Rosemary and I were band members and though we kept up with each other through the years, we didn’t have lots of regular or extended contact. And so like most of you, I got to know her much better in these last months. Not only did I marvel at her recovery, but I marveled at her serenity and patience with herself in dealing with all the little things that she had such a difficult time doing, things like writing, manipulating her cell phone, picking up a playing card from the table, getting clean clothes on hangers. But I never heard a word of self-pity. She acknowledged how hard some things were for her, but she just kept pushing herself and was grateful for her progress and for everyone who helped her progress.
More than that, what I noted so often was her love and care for those around her. I put in her obituary in The Tribune-Star that she had an innate kindness. This is why I chose the readings that you heard today. She indeed had a loving attitude and her living here let it show forth, blossom, expand and touch all of us. Recall what she said about her students, that they know that they are accepted and respected. I noticed over and over how she brought this gift to us. To her, we were all worthy of being accepted and respected. Truly, she responded to Jesus’ command to love one another.
Dear Rosemary, God chose you and sent you forth to bear fruit. You fruit will endure in myriads of people you loved and who loved you. We thank you for your acceptance and respect for us. You have given us a glimpse of God’s loving kindness, God’s unconditional acceptance, which you are now experiencing, its breadth, length, height, and depth, filled as you are now with all the fullness of God. Welcome to newness of life!
Funeral services for Sister Rosemary took place on Tuesday, October 27, 2020, in the Church of the Immaculate Conception at Saint Mary-of-the-Woods, Indiana.
A Virtual Wake took place at 10:30 a.m., followed by Funeral Outside Mass at 11 a.m.
We welcome you to share your memories of Sister Rosemary in the comment section below.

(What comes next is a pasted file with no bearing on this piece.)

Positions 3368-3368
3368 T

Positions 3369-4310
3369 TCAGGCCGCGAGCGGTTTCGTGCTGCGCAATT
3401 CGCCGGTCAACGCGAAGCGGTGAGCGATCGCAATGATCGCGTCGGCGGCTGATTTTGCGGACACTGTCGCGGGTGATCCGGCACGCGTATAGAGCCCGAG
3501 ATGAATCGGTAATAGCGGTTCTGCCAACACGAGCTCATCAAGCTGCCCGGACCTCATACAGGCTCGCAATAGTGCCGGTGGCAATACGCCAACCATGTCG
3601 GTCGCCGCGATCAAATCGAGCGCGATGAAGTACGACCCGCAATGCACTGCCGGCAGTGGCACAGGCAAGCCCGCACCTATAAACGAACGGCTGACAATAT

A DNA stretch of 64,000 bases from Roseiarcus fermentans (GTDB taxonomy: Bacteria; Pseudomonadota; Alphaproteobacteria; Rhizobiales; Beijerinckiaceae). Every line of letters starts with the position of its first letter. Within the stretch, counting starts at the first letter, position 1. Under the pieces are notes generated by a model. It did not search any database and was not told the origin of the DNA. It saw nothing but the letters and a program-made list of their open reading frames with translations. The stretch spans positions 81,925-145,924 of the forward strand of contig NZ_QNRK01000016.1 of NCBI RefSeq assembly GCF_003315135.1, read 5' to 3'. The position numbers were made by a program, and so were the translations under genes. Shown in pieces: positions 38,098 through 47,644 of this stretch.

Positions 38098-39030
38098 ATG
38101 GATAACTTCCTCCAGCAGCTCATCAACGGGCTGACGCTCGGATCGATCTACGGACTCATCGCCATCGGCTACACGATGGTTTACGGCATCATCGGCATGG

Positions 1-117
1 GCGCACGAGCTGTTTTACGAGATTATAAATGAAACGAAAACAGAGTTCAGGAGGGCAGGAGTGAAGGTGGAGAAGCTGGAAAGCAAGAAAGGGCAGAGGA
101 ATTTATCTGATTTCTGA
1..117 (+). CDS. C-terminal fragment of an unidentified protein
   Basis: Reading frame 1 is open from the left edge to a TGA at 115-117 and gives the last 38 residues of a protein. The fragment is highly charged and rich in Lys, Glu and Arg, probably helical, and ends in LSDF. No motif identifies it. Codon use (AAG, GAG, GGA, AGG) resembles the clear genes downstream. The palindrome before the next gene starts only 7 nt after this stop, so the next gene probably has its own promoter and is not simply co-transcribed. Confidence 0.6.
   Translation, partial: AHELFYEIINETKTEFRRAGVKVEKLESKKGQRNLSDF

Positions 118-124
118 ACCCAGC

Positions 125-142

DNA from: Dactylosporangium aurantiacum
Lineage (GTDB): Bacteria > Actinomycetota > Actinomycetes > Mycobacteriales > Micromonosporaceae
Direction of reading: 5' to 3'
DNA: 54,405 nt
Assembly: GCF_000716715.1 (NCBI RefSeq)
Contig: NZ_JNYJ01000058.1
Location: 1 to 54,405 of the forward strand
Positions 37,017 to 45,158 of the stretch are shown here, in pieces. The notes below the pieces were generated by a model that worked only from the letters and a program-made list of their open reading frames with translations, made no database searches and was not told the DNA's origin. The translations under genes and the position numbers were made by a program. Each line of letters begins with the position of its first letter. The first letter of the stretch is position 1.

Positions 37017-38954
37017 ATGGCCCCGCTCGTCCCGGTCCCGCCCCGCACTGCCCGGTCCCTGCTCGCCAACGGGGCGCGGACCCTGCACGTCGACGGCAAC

Memorial contributions may be made in Sister Rosemary’s honor to the Sisters of Providence of Saint Mary-of-the-Woods.
Sister Rosemary Ward (formerly Sister Sebastian)
In Indiana: Registrar, Saint Mary-of-the-Woods College, Saint Mary-of-the-Woods (1961-66); Teacher, St. Rose High School, Vincennes (1968-70).
In Illinois: Teacher, Providence High School, New Lenox (1966-68); Teacher, Providence-St. Mel, Chicago (1970-71); Teacher, Mother Theodore Guerin High School, River Grove (1971-75); Teacher, Providence High School, New Lenox (1975-76); Chemist, Silliker Laboratories, Chicago Heights (1976-77); Teacher, St. Joseph High School, Chicago (1977-78); Office Supervisor, Putman Publishing Company, Chicago (1978-80); Computer Programmer/Analyst, Household Finance Corporation, Prospect Heights (1980-87); Parish Business Manager, St. Francis Xavier Parish, Wilmette (1987-88); Assistant Manager for Religious Medical Programs, Christian Brothers Services, Romeoville (1988-96); Systems/Services Manager, Christian Brothers Services, Romeoville (1996-99); Director of Systems/Services, Christian Brothers Services, Romeoville (1999-2009); Peace and Justice Activities, Bolingbrook (2010-14); Peace and Justice Activities/Director of English as a Second Language Site, Bolingbrook (2014-19).